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Ooooh, look at the pretty colours…

June 21, 2017

Summary: Billions of dollars are spent in Afghanistan, much of it with little oversight or even sensible thinking…

The US government’s Special Inspectorate General for Afghanistan Reconstruction (SIGAR) is dogged and relentless in its tracking down of waste, corruption and poor procurement.  If you want a soul-destroying snapshot of how money is wasted in Afghanistan, just look at the summary here of how the type of camouflage uniforms for the Afghan army were decided.  But first let me summarise the summary:

“…neither DOD nor the Afghan government knows whether the ANA uniform is appropriate to the Afghan environment, or whether it actually hinders their operations by providing a more clearly visible target to the enemy.”

Today, SIGAR released a Special Projects Report on DOD’s procurement of Afghan National Army (ANA) uniforms.

Key Points:

— DOD’s decision to procure ANA uniforms using a proprietary camouflage pattern was not based on an evaluation of its appropriateness for the Afghan environment.

— Procurement costs to the U.S. government were 40–43 percent than similar non-proprietary patterned uniforms used by the Afghan National Police (ANP), which potentially added between $26.65 million and $28.23 million to the costs of the ANA uniform procurements since 2008.

— In 2007, responsible DOD officials stated that they “ran across [HyperStealth’s] web site and the Minister [then Minister of Defense Wardak] liked what he saw. He liked the woodland, urban, and temperate patterns.”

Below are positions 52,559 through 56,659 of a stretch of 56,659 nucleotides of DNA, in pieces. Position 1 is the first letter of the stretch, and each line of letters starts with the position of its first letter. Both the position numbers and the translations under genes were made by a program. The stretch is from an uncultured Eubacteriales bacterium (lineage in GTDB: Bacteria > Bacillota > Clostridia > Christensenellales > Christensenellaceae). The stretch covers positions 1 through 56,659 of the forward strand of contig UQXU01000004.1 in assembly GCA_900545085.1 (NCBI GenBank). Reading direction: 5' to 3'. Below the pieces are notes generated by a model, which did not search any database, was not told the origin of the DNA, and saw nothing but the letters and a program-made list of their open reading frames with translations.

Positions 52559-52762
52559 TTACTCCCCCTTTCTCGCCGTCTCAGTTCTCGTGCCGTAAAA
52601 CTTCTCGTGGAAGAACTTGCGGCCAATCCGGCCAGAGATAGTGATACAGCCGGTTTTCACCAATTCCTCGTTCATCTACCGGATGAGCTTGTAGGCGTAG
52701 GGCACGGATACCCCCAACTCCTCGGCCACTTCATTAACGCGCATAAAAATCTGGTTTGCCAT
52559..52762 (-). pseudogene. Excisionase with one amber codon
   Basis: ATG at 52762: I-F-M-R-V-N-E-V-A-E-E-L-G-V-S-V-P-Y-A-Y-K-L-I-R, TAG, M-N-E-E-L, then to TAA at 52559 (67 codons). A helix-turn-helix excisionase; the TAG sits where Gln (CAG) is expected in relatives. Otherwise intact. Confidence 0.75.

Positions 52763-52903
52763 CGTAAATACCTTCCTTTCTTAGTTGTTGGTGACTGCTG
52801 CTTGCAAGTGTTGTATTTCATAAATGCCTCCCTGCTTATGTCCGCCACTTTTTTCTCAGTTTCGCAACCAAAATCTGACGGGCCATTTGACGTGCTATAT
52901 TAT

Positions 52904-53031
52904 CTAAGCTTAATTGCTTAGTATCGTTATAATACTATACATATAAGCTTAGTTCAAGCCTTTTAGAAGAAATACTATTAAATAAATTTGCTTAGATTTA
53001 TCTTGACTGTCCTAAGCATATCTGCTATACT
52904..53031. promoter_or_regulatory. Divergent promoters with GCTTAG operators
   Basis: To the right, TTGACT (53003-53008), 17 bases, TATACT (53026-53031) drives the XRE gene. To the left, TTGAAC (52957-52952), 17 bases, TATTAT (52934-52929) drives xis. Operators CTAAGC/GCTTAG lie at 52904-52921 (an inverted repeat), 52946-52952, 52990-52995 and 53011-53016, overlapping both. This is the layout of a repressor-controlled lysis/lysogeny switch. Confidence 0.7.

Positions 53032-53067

— CSTC-A, in consultation with the Afghan MOD, decided to adopt the camouflage pattern containing a “forest” color scheme for ANA uniforms, despite the fact that forests cover only 2.1 percent of Afghanistan’s total land area.

— Determining the effectiveness of a uniform pattern for a specific environment requires formal testing and evaluation.

— According to a technical paper prepared for the U.S. Marine Corps and U.S. Army, the spatial characteristics and color palette of a camouflage pattern should be tailored to the specific environment. Matching a camouflage pattern “with background texture, color, and contrast is essential to all levels of visual processing.”

CSTC-A, however, made the decision to procure 1,364,602 ANA uniforms and 88,010 extra pairs of pants —totaling approximately $94 million—using HyperStealth’s Spec4ce Forest camouflage pattern without conducting any formal testing or evaluation.

— As a result, neither DOD nor the Afghan government knows whether the ANA uniform is appropriate to the Afghan environment, or whether it actually hinders their operations by providing a more clearly visible target to the enemy.

— CSTC-A recommended a sole-source award to HypersStealth but the DOD contracting office believed that, because there were so many available camouflage patterns in the world, a sole-source award would be hard to justify.

— Instead of issuing a sole-source award, DOD issued a local acquisition solicitation that included the requirement that the uniforms use HyperStealth’s proprietary Spec4ce Forest camouflage pattern.

— CSTC-A initially estimated that the new ANA uniform would cost $25–$30 per set. The actual cost ranged from $45.42–$80.39 per set.

— Our analysis found that changing the ANA uniform to a non-proprietary camouflage pattern could save U.S. taxpayers between $68.61 million and $72.21 million over the next 10 years.

— SIGAR suggests that DOD conduct a cost-benefit analysis of the current ANA uniform specification to determine whether there is a more effective alternative, considering both operational environment and cost, available.

So not only incompetence – the Minister likes forest rather than desert tones.  But this costly decision might even be costing the lives of Afghan soldiers.

Image result for Afghanistan ANA and british soldiers helmand

Which is the easier target?

 

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